I’ve written before on why I think the Gospel isn’t culturally relevant–but that isn’t the entire story. As I’ve thought more about this, I’ve realized that there is some clarification in order; namely, that it’s not the Gospel’s primary mission to be culturally relevant–for it is a counter-cultural message. Else, why are we told to take up our crosses, deny ourselves, esteem others more highly?
This runs counter to the prevailing zeitgeist, which is “what’s in it for me?”
The Gospel’s primary message–it’s mission–is the Good News of Jesus. That He died, paying the price for our sins, making a place for us with God–both in this life, and the next. And we all know just how well His message was received by the prevailing culture of His day.
My point is that in our quest for cultural relevance we often lose the centrality of Jesus. I have no problem using the themes, the trends of culture, to further the kingdom of God–what I take issue with is the desire to fit in becoming so strong that we become unrecognizable. We don’t stand out: we fit in. Too well.
(What is it that makes us distinctively Christian? Jesus’s answer was that it would be our love for one another that demonstrates His presence in our lives. I’ve known some believers who were exemplary in their love, and many who were… well, who weren’t).
I understand this. I do: I want to be accepted, to fit in. But I don’t want to do so in a way that compromises what makes me a person who is “in the world, but not of it.” There’s a fine line there, fraught with tension. But it’s a tightrope we as believers must all walk.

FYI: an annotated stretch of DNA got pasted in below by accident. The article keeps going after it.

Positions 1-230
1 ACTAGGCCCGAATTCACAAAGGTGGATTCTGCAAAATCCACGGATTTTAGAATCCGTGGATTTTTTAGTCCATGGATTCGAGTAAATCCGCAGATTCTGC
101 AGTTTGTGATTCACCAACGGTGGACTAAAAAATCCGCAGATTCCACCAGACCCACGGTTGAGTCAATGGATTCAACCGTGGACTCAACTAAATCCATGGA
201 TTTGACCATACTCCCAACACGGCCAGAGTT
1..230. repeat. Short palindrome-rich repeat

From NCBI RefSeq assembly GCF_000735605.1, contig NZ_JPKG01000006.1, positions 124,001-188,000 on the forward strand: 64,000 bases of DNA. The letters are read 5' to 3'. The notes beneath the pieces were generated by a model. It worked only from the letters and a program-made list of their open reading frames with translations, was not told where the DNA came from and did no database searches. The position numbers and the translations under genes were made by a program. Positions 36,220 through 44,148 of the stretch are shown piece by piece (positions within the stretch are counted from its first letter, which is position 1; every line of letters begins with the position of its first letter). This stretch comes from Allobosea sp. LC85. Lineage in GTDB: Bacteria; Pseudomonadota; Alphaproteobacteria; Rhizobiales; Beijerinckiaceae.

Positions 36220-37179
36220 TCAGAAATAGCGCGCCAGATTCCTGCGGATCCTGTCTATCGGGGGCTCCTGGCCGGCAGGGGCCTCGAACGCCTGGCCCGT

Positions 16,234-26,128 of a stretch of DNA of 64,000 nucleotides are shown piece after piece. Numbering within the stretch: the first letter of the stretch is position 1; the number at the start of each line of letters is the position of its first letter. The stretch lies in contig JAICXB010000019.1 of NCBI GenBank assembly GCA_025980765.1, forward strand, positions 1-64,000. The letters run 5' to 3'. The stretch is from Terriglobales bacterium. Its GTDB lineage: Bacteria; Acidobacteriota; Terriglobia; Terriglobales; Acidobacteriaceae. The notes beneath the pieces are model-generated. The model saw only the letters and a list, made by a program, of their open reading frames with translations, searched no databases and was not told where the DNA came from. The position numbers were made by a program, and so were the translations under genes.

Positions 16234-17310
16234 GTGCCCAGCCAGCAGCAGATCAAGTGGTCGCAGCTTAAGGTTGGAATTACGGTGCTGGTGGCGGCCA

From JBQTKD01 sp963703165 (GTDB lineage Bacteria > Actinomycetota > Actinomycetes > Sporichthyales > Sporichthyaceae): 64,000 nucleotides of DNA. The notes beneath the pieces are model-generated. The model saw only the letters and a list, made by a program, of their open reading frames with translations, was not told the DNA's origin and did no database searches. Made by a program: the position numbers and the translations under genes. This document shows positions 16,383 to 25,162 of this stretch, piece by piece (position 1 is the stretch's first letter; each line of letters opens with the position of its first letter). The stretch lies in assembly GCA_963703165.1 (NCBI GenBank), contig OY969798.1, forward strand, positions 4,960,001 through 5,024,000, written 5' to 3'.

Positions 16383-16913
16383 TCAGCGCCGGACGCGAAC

Paul used his cultural awareness at the Areopagus to proclaim the Gospel, and as the apostle to the Gentiles, I think his method is a sound one. He, being a Hellenistic Jew, was well-versed in the culture, and used his knowledge as a stepping-stone to win souls.
The key I think is balance: being aware of, but not over-saturated by, prevailing cultural trends. Let me put it this way: on the one hand, we’ve the monastics–who’ve so separated themselves from the world as to have virtually no impact on it. On the other, there is an extreme hipsterism that’s virtually indistinguishable from the world. (I have no knowledge of this, but has anyone heard of, for instance, Amish evangelists, or missionaries?)
The balance lies in being aware enough of culture to use it as our tool, rather than being so schooled in it we become its tool. (And yes, I write this a a Mac fanboy). That is the Pauline approach.
It’s one that we would do well to emulate. And in the end, by transforming people with a life-changing message, we end up transforming culture as well. (The danger here is that, by setting out to transform culture–instead of people–our faith becomes a thing about issues, rather than about Jesus).
What do you think? How well are you doing at being “in the world, but not of it?”